Ethical savings soar as customers wash their hands of 'dirty money'

THE amount of cash being invested in "ethical" savings has soared as investors look to avoid companies linked with pollution and human rights abuses, new research has revealed.

The amount of money held in ethical savings products increased at its fastest rate for a decade during 2009.

Consumers paid 19.2 billion into ethical savings accounts and investment products during the year, a 34 per cent jump on the 14.3bn saved in them during the previous 12 months, according to Co-operative Financial Services (CFS).

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The group said the rise was more than double the 15 per cent increase in savings and investments seen across the entire market during the same period.

The biggest in-flow of money was into ethical investments, with this rising by 40 per cent to 9.5bn during the year, while ethical banking deposits rose by 31 per cent to 9bn - well up on the 4 per cent growth recorded in total banking deposits during the year.

There was also a 19 per cent rise in the amount of money held with credit unions or invested in ethical stocks to 657 million.

Tim Franklin, chief operating officer at CFS, said: "The growth that we're witnessing is evidence that in the wake of the financial crisis more consumers are considering the ethical as well as financial impacts of their money. While ethical finance has grown steadily over the decade there has clearly been a recent acceleration.

"This is something that we've experienced at The Co-operative Bank, with current account openings up 38 per cent last year."

The kinds of people demanding ethical investments have also changed, experts claim, with hard-headed investors among those getting involved.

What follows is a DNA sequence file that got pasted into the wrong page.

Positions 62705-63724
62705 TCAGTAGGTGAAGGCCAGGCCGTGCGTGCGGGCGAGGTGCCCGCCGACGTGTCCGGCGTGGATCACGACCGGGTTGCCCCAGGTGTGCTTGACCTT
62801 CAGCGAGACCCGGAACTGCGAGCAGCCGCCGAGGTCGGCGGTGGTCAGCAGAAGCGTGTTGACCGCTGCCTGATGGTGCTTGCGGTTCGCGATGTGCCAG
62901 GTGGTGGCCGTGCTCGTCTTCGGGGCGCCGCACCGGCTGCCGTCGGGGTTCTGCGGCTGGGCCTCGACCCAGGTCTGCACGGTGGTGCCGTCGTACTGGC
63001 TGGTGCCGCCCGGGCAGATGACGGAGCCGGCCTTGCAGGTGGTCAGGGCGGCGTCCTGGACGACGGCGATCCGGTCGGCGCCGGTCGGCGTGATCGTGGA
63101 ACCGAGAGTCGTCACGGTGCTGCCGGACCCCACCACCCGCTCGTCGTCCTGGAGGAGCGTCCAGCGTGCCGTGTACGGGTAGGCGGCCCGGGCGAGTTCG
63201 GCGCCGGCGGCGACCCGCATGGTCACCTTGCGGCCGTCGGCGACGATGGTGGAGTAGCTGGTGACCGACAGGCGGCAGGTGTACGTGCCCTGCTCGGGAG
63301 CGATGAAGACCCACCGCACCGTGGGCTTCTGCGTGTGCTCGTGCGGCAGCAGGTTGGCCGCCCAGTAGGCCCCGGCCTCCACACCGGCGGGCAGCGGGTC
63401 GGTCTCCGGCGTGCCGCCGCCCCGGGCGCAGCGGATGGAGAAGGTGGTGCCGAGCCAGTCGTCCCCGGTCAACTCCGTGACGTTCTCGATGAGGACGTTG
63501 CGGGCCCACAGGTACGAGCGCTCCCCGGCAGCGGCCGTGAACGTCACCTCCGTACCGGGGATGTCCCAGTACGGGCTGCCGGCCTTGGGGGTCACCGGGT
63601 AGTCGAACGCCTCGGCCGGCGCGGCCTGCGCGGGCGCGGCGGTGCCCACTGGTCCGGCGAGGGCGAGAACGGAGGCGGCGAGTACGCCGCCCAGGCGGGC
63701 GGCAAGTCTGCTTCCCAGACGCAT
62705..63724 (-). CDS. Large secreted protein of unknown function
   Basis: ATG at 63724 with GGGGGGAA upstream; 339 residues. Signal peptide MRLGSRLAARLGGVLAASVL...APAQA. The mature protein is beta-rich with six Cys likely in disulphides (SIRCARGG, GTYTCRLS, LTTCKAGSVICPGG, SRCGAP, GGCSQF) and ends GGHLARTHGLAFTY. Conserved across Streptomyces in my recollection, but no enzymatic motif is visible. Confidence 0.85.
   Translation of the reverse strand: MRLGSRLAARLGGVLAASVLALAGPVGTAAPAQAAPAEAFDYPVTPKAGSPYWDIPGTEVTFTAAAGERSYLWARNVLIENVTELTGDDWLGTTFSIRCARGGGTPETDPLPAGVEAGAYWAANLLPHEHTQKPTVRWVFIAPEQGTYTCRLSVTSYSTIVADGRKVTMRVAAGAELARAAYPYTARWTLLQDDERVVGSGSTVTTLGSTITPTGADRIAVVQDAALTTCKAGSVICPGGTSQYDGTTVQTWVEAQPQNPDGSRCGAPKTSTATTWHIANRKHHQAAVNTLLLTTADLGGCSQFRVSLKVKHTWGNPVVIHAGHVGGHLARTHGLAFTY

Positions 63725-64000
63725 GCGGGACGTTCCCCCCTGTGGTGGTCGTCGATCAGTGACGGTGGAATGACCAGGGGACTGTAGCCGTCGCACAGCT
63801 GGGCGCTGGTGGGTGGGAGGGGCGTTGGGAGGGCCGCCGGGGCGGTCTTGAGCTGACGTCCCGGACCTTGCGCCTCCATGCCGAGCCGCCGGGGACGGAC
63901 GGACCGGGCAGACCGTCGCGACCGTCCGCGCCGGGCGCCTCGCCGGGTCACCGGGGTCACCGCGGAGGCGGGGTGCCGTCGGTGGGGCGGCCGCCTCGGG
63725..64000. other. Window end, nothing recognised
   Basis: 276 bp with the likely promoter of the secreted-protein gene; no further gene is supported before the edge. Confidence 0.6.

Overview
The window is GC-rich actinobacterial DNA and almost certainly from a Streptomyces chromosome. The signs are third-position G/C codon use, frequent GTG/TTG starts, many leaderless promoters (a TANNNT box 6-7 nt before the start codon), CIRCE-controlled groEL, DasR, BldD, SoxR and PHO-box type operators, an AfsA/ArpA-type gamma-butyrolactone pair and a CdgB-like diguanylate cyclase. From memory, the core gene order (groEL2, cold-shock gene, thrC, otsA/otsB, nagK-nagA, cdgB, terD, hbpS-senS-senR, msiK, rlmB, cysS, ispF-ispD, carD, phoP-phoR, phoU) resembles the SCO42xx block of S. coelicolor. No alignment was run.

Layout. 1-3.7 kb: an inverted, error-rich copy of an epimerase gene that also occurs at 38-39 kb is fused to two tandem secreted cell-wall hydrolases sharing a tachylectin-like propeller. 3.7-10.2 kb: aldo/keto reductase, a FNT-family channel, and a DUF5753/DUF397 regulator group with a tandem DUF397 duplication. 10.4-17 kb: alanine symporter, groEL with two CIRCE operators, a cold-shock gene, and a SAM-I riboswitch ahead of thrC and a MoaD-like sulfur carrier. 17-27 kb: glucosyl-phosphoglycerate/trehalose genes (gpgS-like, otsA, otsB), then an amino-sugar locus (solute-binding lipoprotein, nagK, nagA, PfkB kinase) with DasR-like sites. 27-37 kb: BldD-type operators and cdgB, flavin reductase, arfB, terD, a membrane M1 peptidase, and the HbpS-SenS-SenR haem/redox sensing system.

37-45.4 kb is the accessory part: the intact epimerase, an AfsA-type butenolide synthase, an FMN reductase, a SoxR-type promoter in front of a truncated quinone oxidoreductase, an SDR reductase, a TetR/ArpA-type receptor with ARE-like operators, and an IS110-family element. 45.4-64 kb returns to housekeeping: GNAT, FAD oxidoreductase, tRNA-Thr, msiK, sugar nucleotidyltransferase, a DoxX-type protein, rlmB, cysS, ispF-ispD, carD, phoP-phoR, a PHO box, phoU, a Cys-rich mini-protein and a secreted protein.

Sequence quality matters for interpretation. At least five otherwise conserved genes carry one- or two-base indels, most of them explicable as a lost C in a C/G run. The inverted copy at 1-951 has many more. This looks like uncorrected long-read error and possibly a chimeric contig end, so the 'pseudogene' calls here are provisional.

"Investors come from all walks of life," says Julian Parrott, the chairman of the Ethical Investment Association, "and the perception of the 'hippie' green and ethical investor is just a stereotype. Just like Fairtrade coffee, ethical investment is entering the mainstream and is an important part of the growing ethical consumer movement.

The significant growth in investment opportunities means that there are sufficient investments both for those clients who just want to dip their toe in the water and for those who want to create a fully ethical portfolio."

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The amount of money held in ethical financial products has soared nearly four-fold during the past decade, rising from 5.1bn in 1999 to 19.2bn at the end of last year.

The biggest increase was in the amount people held in ethical banking products, with this jumping by 423 per cent to 9bn.

Meanwhile, separate research from Uksif, the sustainable investment and finance association, found that 54 per cent of people with investments said they would like their money to be used to make a difference, as well as to earn them a return.

But despite this, some 43 per cent of people said they were not aware that they could put their money into green or ethical products ranging from Isas to mortgages and pensions.

Only 8 per cent of people currently hold an ethical investment, but 37 per cent said they would consider taking one out in the future.

Uksif is co-ordinating National Ethical Investment Week this week.